How do we know what we’re meant to do in this life? What are the invisible drivers moving us to our life’s deep purpose—or at least an enjoyable and satisfying career?
I imagine if you’re someone like Joey Alexander, the wunderkind jazz piano prodigy, you don’t have to think about this much. You’re endowed with a gift beyond human reason and have no choice but to follow it where it leads. In the case of this young boy, born in Bali, growing up in Java, it drove him to the attention of Wynton Marsalis, Herbie Hancock and Quincy Jones when he was 10 years old and he recorded his first album at 11. Now 19, he has five albums and a trio mostly playing his original compositions who I had the pleasure of listening to last night at The SF Jazz Center. Extraordinary musicians all.
But back on Planet Earth, mere mortals like me are still working out what we’re supposed to be doing here. If we are guided by our gifts, we also get instructions from our passions and interests that persevere even when our talent seems minimal. That’s the spirit behind today’s poem that I wrote some years back.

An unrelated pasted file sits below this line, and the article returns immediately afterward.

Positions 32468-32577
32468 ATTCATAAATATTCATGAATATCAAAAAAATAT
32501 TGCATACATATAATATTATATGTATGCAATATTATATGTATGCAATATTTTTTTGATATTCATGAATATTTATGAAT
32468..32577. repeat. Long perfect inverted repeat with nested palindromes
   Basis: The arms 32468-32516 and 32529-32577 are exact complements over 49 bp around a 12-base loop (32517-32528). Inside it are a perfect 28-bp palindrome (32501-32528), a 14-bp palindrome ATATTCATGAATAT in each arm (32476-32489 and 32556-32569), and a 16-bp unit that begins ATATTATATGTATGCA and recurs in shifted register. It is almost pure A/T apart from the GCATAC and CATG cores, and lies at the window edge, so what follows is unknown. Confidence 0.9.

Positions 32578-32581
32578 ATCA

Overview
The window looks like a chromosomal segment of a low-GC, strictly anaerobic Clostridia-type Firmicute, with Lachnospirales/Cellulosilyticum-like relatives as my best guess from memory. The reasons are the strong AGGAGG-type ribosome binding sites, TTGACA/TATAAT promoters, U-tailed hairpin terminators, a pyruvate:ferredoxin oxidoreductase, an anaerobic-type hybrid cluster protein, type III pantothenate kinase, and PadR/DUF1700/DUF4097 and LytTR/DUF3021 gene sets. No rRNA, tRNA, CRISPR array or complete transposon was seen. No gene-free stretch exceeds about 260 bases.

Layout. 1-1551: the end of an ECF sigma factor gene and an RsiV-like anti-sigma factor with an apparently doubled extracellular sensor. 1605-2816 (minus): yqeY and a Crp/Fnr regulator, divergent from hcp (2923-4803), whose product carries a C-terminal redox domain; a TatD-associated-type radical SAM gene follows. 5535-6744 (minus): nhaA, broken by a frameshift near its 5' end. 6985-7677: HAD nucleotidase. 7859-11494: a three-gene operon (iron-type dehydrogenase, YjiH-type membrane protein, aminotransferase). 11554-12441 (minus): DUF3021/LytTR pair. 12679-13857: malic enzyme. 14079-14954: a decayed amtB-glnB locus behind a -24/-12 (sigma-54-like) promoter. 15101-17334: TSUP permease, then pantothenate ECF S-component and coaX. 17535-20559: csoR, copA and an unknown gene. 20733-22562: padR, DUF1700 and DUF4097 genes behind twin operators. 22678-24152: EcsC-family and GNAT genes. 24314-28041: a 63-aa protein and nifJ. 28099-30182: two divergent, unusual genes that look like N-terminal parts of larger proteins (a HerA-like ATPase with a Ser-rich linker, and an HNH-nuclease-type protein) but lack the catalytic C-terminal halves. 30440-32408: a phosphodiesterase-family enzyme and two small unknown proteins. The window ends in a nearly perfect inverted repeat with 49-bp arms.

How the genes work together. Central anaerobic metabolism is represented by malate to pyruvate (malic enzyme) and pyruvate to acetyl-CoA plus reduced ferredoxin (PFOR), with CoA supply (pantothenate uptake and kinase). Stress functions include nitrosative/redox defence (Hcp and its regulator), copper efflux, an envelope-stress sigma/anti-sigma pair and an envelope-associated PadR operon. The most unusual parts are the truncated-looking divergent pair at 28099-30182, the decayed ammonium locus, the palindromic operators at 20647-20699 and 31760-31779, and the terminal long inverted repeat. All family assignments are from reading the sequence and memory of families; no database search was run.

From the Ashes
No bull in a china shop ever caused more damage than I did
in my 6th grade piano recital
as I ran full-speed through Beethoven’s 16th notes,
knocking them down,
tumbling them helter-skelter into
a jumble of incoherence.
In the back seat of the car, my attempts to sing and drum along with my friends
to Led Zeppelin
missed so many boats
that the Coast Guard was called out.
My high school English papers were returned to me bleeding with the teacher’s red marks
I stuffed them in my hospital drawer,
where they failed to convalesce.
Early in my teaching career, a class of 4-year-olds once bolted out the door and ran down the hall like it was the day after Thanksgiving at Walmart.
With me chasing them. Past the principal’s desk.
Despite these warnings from World, I now step boldly forth and claim
myself as musician, author, teacher.
Feel the daring
of the phoenix rising
from the ashes of my old failures.